Diblings Asking “Who Am I?” – Searching for Answers, Finding More Questions

Sara MacNaull and Nora Spinks

August 13, 2020

“Who am I?” is an age-old question. A growing number of people around the world who are looking at this question, through a family lens, are discovering that they are part of a unique, emerging family relationship, as a “dibling.” The term dibling, which stems from “donor sibling” or “DNA sibling,” is someone with whom you share genetic material – from at least one or both parents – resulting from reproductive technologies or fertility treatments.

People’s curiosity about their origins has been ignited thanks to the mass digitization of historical documents and increased access to records, including birth records, immigration papers and marriage certificates. The growing availability and affordability of DNA testing has meant more people are spitting into a tube or swabbing a cheek and sending off their genetic material for analysis. Pop culture has provided a mirror of this trend in society through television shows such as Who Do You Think You Are?, Long Lost Family, Genealogy Roadshow, Finding Your Roots with Henry Louis Gates, Jr. and Ancestors in the Attic. Fictitious TV dramas profiling diblings – such as Sisters in Australia or its American remake, Almost Family – are also generating popular interest in the dibling phenomenon.

According to estimates published in MIT Technology Review1 in 2019, more than 26 million people have submitted their DNA to the four leading commercial ancestry and health databases (e.g. AncestryDNA and 23andMe). As a result, family lore is being rewritten, family mythology is being debunked, decade- or century-old questions are being answered, subsequent questions are being asked, and some previously unknown facts are being revealed. Truth is coming to light about ancestors who had once been hailed as heroes, only for DNA or genealogy to reveal that there was more to the story than what had been passed down from one generation to the next, such as a sister who’s actually a mother or a father who’s not a blood relative.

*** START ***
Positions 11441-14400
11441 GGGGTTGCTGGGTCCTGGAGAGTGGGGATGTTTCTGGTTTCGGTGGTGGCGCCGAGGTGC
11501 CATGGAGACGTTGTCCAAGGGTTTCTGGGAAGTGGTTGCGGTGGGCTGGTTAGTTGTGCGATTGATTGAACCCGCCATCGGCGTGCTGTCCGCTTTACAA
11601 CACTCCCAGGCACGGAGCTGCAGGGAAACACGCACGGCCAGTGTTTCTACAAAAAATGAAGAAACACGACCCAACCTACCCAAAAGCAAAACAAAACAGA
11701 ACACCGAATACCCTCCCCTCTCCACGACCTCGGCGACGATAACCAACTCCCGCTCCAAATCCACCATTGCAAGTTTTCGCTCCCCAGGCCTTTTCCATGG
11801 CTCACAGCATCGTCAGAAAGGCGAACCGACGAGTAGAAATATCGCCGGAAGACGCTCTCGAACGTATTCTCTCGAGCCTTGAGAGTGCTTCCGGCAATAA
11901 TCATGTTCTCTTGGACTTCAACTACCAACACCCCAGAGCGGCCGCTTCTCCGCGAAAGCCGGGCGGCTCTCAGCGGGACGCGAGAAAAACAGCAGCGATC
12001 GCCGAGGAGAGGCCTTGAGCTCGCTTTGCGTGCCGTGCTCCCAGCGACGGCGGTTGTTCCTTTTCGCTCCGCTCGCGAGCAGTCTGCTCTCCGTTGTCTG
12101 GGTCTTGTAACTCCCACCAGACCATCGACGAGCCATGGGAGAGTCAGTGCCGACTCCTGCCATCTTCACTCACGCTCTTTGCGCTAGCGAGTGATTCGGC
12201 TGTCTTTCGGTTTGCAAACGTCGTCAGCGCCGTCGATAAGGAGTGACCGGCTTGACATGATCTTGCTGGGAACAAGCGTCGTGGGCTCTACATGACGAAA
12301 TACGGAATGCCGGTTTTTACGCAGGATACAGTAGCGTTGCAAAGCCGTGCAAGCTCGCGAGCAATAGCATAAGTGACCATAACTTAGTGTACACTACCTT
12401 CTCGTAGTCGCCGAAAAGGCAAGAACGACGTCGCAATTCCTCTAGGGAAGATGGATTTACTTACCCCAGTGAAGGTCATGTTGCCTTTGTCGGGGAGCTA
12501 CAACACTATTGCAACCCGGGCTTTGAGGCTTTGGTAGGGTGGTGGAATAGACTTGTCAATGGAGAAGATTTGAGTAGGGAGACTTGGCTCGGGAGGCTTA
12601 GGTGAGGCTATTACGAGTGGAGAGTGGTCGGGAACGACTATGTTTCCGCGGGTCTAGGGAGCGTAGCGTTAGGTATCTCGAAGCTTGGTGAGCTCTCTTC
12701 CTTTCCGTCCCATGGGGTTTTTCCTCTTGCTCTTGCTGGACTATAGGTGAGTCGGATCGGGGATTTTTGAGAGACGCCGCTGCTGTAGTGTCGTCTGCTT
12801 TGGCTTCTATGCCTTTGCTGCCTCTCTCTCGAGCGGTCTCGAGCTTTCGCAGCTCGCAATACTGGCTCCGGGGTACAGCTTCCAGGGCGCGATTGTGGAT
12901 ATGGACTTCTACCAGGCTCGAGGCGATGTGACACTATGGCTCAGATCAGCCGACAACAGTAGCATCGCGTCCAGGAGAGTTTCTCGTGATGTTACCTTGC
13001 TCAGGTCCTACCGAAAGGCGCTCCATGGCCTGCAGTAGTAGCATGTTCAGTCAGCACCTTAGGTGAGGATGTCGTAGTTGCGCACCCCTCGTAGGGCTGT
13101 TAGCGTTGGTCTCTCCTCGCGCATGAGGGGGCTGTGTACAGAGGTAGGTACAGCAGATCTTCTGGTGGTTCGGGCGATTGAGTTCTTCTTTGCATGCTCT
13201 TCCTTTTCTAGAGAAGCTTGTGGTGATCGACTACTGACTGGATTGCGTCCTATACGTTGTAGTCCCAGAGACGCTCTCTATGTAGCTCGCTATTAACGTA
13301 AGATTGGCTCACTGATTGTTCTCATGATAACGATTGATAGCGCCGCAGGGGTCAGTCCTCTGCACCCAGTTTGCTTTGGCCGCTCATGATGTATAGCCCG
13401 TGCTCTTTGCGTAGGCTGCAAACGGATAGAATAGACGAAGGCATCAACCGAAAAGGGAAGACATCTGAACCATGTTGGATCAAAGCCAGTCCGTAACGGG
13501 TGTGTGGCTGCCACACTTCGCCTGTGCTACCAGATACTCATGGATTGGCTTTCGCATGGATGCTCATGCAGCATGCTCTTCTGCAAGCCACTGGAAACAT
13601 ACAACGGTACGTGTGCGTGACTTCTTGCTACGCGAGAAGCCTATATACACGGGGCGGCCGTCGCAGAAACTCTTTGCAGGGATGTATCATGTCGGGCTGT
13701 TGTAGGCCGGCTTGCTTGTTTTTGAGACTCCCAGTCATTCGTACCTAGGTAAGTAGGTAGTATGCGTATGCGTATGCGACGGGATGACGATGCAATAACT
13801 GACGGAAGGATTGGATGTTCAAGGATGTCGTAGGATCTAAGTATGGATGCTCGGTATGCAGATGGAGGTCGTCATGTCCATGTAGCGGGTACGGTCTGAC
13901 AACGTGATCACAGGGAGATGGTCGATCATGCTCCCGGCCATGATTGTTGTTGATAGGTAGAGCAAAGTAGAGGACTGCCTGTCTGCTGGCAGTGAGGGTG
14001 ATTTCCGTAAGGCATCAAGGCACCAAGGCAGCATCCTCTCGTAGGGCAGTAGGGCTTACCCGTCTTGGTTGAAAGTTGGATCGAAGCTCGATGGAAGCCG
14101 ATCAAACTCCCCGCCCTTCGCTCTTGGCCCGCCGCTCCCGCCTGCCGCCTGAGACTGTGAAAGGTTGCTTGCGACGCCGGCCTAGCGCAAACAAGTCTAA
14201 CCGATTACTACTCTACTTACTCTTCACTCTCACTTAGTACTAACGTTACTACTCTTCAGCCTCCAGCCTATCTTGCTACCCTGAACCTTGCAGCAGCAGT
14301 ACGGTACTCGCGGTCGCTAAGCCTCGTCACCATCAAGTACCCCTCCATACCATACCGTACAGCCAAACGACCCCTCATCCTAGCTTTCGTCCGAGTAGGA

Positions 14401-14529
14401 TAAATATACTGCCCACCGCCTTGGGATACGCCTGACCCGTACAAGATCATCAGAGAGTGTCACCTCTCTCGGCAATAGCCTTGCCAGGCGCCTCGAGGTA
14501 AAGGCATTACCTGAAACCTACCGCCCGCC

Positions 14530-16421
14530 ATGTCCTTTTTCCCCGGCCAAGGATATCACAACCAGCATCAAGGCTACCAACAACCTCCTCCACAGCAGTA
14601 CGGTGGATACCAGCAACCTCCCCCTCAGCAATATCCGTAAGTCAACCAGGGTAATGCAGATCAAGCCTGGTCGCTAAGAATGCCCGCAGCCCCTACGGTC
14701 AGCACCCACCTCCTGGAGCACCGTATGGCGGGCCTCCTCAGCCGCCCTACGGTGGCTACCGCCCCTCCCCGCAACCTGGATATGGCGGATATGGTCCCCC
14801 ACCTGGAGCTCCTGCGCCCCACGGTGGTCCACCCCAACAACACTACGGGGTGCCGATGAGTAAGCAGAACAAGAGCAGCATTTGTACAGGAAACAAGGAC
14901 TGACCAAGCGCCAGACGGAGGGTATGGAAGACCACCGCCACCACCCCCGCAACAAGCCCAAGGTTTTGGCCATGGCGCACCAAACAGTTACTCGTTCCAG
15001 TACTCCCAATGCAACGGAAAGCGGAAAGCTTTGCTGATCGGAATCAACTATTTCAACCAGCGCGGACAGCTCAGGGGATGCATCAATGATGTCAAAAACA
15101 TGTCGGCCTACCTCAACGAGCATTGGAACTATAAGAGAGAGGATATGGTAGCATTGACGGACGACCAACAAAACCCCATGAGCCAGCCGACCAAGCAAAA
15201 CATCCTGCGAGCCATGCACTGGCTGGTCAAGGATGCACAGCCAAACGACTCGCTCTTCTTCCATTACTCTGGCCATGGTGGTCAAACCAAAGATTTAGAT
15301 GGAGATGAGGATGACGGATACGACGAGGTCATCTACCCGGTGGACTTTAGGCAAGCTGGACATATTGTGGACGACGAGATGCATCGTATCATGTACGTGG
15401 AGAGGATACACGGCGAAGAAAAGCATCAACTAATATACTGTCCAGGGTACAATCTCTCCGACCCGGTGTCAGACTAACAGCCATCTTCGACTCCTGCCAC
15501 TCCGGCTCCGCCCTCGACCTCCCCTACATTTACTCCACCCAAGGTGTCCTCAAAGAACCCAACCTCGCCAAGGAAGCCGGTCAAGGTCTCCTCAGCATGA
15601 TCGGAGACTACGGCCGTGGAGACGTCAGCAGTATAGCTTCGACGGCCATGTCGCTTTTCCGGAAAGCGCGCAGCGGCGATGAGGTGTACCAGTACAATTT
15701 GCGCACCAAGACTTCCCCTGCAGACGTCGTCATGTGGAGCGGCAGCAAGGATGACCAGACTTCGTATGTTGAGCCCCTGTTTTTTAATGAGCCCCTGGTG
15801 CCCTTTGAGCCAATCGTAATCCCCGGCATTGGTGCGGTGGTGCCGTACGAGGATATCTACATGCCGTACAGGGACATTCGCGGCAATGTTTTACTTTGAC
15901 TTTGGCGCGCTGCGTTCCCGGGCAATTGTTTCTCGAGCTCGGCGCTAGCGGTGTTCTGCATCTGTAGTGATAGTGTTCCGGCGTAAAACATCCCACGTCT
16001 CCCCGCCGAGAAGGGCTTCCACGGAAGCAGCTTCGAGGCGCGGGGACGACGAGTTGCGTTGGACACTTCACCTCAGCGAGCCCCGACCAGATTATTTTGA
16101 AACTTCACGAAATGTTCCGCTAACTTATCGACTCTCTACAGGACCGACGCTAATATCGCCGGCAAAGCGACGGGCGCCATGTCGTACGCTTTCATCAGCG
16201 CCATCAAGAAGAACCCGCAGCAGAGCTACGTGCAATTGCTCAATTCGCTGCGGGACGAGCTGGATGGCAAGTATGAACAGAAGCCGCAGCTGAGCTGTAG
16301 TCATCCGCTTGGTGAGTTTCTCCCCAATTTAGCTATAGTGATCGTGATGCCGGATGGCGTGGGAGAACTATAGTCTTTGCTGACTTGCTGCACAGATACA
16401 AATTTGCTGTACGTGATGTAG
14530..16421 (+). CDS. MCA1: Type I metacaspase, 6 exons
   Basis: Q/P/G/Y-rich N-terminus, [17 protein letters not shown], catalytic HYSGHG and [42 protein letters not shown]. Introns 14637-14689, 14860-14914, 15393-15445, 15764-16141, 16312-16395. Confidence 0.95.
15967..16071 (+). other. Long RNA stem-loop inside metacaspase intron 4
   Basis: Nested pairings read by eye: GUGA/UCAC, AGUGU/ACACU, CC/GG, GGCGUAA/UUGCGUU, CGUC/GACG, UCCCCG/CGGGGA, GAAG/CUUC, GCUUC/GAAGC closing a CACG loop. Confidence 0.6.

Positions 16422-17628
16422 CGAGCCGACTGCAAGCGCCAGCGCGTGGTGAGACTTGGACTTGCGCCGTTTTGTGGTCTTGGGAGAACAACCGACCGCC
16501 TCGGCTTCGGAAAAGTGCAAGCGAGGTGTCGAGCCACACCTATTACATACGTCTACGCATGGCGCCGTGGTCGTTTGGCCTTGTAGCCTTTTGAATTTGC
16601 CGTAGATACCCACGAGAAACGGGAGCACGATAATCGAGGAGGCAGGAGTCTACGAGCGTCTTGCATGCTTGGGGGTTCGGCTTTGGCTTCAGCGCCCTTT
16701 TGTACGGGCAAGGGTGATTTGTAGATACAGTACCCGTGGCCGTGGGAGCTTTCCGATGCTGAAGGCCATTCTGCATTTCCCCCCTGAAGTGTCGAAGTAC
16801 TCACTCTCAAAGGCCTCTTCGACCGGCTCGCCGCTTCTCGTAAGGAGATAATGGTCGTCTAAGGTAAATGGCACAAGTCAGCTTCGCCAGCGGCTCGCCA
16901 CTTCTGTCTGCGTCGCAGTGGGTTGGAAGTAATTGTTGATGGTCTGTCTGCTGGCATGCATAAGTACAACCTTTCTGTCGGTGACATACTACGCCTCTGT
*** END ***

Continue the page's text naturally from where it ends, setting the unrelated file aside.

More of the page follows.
Debunking family lore

Family lore often glamourizes, exaggerates, or even covers up the truth – including socially unacceptable behaviour, crimes, or dishonour brought upon the family. Family lore reduces stigma, helps foster public acceptance or changes family members’ perceptions of a person or event. Consider the story shared at a recent Listening Tour event hosted by the Vanier Institute about a revered late uncle:

“The participant’s great-grandmother’s brother – a fearless countryman, who was well-respected – was a hard-working farmer and fiercely protective of his family. Family lore claims he was thrown from his horse on his way to help a neighbour during a terrible storm and died tragically on the side of the road, not to be found for days. Since his death he has been hailed as a hero, though now-accessible records reveal that your uncle was an alcoholic and had had several run-ins with the law. His death – though still tragic – was, in fact, the result of a late night at the local watering hole.”

And, just like that, the truth is revealed, family stories and identities altered, and the perceptions of others changed, all as a result of access to DNA testing and to public and genealogical records. Our ancestors could never have imagined what would exist one day – for all to see.

A new type of “family”

For M. (name withheld to protect privacy), submitting her DNA for testing was just for fun. Though she had recently learned, in her 30s, that the dad she had always known was not her biological father, she had no desire to find the latter. However, like many others, she took the test, shipped it off and waited. When the results arrived, there were no real surprises. Her ancestors came from the countries she expected and easily explained certain physical characteristics. However, within hours, she started receiving notifications that revealed “close DNA matches” from around the world. Within days, the number kept increasing, eventually exceeding 30 – that is, 30 biological half-siblings, previously unknown to her, now confirmed through DNA testing.